One story in Half Italian is the homemade electric chair. In the 1930s, my mother and her cousins had no modern recreational facilities on their farm; they had to entertain themselves. My mother was one of only two girls, and she preferred to hang around the boys. One day the boys found an old magneto from a tractor engine (a device that creates pulses of electric power). They wired one end of the magneto to a metal chair and the other to a cranking device. They covered the chair with a thin cloth, and then they found my mother and asked her if she'd be willing to play a new game they created; would she be their "queen," they asked.
Trusting, and perhaps naive, my mother was the perfect opportunity; she thought the game sounded just great. She marched up to the chair with her arms extended out to her sides and sat down. The cousin who'd come up with the whole idea stood somewhere behind the chair and began to crank like mad. Yes, my mother was the perfect candidate for their joke, jumping off the chair with confused expressions, trying to reconcile the laughing of her cousins with the electric shocks she felt directly attacking her seat.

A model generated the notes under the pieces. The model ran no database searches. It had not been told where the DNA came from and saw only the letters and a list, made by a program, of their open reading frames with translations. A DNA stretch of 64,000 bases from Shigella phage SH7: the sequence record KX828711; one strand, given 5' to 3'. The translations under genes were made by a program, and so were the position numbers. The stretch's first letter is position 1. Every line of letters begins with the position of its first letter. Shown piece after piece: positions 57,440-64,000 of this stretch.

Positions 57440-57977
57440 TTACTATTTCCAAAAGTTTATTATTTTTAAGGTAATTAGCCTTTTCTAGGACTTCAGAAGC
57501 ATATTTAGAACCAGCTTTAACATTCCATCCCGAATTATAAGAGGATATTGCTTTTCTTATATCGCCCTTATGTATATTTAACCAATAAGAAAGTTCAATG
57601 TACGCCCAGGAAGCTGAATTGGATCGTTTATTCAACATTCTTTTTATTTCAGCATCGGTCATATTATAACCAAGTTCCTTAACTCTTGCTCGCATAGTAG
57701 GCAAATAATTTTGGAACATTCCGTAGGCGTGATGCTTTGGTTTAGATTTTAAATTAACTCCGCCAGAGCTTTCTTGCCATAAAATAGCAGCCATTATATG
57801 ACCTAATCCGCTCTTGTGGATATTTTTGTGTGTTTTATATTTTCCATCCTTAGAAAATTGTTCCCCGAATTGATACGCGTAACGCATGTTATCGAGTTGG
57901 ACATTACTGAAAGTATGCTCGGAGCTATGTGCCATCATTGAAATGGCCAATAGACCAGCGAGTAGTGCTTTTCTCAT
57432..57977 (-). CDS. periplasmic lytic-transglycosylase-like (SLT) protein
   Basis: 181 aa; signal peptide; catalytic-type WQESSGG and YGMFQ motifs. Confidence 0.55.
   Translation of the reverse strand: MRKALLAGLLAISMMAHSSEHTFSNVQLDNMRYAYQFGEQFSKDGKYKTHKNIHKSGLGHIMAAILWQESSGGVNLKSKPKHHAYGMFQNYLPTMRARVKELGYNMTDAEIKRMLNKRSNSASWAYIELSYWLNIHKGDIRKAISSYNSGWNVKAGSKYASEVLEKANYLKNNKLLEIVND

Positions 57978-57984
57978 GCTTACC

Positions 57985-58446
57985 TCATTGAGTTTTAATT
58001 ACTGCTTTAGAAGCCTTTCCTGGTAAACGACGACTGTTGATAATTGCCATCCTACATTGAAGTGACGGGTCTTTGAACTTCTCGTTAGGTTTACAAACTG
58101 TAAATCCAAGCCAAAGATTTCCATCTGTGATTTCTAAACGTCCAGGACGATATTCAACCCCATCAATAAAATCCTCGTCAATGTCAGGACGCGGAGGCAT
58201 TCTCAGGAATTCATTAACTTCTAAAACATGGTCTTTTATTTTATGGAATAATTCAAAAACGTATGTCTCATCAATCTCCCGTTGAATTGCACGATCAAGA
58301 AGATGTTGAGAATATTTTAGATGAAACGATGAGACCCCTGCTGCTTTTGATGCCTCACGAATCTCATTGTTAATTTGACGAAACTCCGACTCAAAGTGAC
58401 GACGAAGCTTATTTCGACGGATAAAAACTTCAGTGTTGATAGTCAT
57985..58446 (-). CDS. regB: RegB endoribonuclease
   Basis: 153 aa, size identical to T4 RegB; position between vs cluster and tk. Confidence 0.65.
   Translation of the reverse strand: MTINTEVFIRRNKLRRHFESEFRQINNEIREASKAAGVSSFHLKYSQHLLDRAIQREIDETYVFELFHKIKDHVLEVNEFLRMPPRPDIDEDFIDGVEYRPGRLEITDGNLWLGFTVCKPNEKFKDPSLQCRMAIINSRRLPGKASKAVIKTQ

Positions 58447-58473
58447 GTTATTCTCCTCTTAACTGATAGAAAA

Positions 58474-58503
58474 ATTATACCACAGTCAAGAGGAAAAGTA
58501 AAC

Work is hell these days. I'm glad for the paycheck but I sometimes feel like I've been put into my department's electric chair. Today is Sunday and once again I went into the office for a few hours. I feel pressure when I have a dentist appointment. Unlike the teasing of my mother's cousins, that pressure isn't presented in good humor. In an attempt to encourage me, my former manager a few days ago said she's going to begin a countdown of days until my departure to France next month. That kind of caring matters; it's something you can't buy.
Those who appreciate unique humor and genuine caring will appreciate Half Italian.